Anyway, i know all the in's and out's of digital and analog systems from a recording standpoint, my question wasnt how to record, it was how to record the way i want to, and this is my preferred method for my given situation. those Averill boxes look perfect, however........

    Are there any techs out there who would like to build me a box like this, high quality parts, and preferrably more inputs, ie: 8 into 4 instead of 4 into 2? or if its dead simple, just tell me how to build a passive one?
    Full Time Dreamer
  16. RecorderMan

    RecorderMan Well-Known Member

    Mar 28, 2001
    Post this in the tech forum
  17. Tungstengruvsten

    Tungstengruvsten Active Member

    Sep 10, 2001
    Guelph, Ontario
    Ahh overlooked the 'don't wanna mix 2 tracks in protools' bit....sorry-wasn't trying to push a point just saw bouncing as the easiest route. My apologies-

    Also, I take a little offence at the 'Just becuase you can't understand nor hear the diff. doesn't mean it has no validity' line...let's not second-guess each other here.

    I absolutely understand what you are getting at, but do you not think running the signals through a couple transformers(if you want to keep the passive mixer balanced you will need transformers like the Averill one) and a handful of components will change the sound? What about the fact that you will have a loss in gain so you don't use all the bits in the conversion stage? What if one of the pre's you wanna use doesn't have an output gain control?

    And just to muddle further, waddya think of this idea:
    this one combines at mic level so you could run 2 mic's into one'll have to supply phantom for condensors of course.
  18. Guest

    FTD, i was never questioning your expertise or morals, only trying to understand your motivation.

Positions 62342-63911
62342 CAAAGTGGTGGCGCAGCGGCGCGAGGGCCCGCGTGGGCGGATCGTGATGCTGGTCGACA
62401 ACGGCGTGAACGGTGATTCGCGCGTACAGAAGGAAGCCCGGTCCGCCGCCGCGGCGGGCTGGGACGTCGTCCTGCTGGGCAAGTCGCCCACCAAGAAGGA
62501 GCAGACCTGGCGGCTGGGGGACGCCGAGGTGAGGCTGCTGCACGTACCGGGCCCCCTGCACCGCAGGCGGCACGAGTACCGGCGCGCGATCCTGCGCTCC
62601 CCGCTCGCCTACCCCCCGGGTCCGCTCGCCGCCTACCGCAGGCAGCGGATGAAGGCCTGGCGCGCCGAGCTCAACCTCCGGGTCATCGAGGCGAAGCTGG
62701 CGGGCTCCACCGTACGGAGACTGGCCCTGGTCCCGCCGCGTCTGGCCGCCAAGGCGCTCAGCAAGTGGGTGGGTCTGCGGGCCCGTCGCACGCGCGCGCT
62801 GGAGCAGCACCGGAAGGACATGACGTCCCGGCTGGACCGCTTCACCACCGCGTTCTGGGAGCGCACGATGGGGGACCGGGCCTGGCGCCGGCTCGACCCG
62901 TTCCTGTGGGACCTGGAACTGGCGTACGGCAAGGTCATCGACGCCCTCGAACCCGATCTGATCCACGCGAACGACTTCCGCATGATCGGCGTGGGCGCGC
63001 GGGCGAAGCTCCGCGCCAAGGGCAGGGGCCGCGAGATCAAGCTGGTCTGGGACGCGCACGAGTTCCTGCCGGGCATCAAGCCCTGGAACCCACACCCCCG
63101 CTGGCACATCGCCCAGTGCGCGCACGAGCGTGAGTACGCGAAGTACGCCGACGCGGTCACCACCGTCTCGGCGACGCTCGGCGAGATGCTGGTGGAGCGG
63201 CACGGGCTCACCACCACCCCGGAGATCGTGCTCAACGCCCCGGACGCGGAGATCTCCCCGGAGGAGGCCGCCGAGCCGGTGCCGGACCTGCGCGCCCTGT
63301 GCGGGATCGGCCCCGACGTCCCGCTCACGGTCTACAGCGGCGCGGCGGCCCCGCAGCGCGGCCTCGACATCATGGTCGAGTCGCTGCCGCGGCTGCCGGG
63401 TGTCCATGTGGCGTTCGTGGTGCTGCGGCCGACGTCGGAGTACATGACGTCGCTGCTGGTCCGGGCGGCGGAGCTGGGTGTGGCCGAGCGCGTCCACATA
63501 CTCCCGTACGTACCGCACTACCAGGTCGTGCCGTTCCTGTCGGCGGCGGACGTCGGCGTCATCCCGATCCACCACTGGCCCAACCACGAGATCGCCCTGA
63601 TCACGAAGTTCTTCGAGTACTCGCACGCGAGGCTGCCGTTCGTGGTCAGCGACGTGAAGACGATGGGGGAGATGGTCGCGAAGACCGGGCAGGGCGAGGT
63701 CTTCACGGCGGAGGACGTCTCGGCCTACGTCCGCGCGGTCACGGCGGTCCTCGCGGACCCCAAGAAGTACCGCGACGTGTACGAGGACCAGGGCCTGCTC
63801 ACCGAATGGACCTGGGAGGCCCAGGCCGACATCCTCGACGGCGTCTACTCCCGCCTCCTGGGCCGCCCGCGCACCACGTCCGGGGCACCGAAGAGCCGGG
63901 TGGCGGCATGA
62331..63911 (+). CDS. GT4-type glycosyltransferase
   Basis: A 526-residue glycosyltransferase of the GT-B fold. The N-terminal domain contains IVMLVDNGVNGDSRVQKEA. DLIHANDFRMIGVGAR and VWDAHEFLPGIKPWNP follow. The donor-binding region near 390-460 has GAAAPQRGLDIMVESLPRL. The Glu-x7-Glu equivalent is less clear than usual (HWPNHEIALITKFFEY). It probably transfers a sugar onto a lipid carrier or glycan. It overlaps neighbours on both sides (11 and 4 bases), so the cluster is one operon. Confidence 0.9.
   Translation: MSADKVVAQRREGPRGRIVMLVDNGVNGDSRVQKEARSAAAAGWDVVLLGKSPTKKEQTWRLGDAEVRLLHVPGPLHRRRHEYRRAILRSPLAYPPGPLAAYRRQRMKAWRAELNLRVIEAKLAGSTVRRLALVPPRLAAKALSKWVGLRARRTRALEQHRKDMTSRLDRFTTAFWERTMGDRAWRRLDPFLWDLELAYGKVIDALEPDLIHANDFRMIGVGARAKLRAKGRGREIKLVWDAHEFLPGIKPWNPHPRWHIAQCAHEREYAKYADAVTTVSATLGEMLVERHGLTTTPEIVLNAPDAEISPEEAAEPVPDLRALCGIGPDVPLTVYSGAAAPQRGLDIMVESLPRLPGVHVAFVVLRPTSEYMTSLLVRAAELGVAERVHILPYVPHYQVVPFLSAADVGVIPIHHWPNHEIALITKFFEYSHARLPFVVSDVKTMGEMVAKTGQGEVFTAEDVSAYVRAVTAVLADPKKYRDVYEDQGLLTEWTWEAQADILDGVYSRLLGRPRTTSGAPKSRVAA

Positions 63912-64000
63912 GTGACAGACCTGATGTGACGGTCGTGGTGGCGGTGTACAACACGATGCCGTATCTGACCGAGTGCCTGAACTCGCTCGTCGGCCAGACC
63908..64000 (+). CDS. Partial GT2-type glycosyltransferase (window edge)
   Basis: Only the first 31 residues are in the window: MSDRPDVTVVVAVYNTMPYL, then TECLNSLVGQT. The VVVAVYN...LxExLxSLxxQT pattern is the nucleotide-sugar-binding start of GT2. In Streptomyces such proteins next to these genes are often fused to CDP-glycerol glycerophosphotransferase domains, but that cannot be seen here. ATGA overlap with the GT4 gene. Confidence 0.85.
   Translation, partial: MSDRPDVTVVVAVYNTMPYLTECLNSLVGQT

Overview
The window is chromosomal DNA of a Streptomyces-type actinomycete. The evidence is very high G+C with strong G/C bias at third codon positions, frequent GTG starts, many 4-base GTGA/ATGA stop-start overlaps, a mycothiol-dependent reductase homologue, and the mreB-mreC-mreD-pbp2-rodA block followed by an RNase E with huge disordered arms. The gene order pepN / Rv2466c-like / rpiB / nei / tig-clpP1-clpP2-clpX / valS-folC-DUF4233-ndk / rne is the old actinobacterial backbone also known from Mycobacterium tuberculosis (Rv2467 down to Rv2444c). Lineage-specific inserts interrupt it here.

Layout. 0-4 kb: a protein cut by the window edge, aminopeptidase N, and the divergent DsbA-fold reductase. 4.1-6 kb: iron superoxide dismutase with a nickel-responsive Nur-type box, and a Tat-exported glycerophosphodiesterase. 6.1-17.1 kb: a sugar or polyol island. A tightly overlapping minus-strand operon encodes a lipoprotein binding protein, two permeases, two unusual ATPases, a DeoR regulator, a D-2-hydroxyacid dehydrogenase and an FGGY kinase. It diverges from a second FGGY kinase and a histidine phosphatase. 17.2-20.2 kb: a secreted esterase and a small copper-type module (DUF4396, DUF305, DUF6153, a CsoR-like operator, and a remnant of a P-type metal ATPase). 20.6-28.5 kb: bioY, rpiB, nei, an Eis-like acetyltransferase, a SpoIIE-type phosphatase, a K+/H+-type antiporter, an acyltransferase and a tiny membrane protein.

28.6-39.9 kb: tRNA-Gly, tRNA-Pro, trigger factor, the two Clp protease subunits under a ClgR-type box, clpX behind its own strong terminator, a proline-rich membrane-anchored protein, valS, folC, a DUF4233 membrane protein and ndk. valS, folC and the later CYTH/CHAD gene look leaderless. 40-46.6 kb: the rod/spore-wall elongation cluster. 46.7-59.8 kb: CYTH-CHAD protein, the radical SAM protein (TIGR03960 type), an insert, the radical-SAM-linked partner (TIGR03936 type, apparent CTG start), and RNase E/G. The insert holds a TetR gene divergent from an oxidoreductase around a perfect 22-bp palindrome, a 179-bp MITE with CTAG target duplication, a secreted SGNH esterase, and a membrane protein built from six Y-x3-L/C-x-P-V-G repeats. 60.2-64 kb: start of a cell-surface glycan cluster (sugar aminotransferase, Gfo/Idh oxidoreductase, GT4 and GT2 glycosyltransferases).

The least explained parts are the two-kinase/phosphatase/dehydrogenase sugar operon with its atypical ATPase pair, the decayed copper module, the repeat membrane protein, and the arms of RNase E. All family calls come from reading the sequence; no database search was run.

i think i got it now. it's sort of like recording live to 2 track - which would be the ultimate in leaving no decisions until mix time. certainly a totally valid way of working. Your way is just sort of a compromise: "live to eight track" perhaps? ;)

    By the way - i'm working on my reading comprehension - just ordered my copy of "hooked on phonics"... :cool:
  19. Guest

    By the way, often my motivation for asking "why would you do something a certain way as opposed to..." is not at all meant as a critique, but because i am trying to learn how other engineers think about and approach particular situations.

    A lot of what I have learned and a lot of techniques that i now use regularly have come from asking such questions...
  20. Hey Eric,
    Thanks for the link to the Jensens. They look interesting, but actually, that would take away the ability to blend and EQ the mics before combining them. I dont want to limit myself, just trying to get a cleaner signal path into the 888's and avoid the Tascam A to D's.
    I guess my whole mindset with this search is to be able to record at the quality i'm used to (in nice rooms with old Neve's and new 9000J's) but at home. i dont have those consoles, and a tascam digital board isnt my idea of a substitute. So, as clean to tape as possible without limiting my ability to make it sound great with outboard mic pre's, compressors, and EQ's, but retaining a pseudo "busing" capability that a big nice board offers. I have all the nice mics and outboard, and with the Brent Averill boxes, or a less expensive, but still high quality knock off, i believe i'll have it. I'm not trying to over-combine things. I will still take every mic that isnt double micing something direct to the 888 out of my mic pre's/EQ's, etc... Just wanna be able to combine double mic'd things like kick, snare, guitar cabinets, bass cabinets, certain 2 mic mono room config's, all to their own tracks. I dont even print separate bass cab and bass DI, which i know alot of guys do, and is completely valid, but i just like to get the blends sounding right to my ears before it goes down and commit. It always drove me crazy getting 2 inch reels to mix with separate amp and DI tracks, maybe just a personal thing.
    Anyway, i think i'm gonna post on the tech page and see if anyone can build one of these things. that would be pretty cool. Thank you all for your opinions and feedback.
    Full Time Dreamer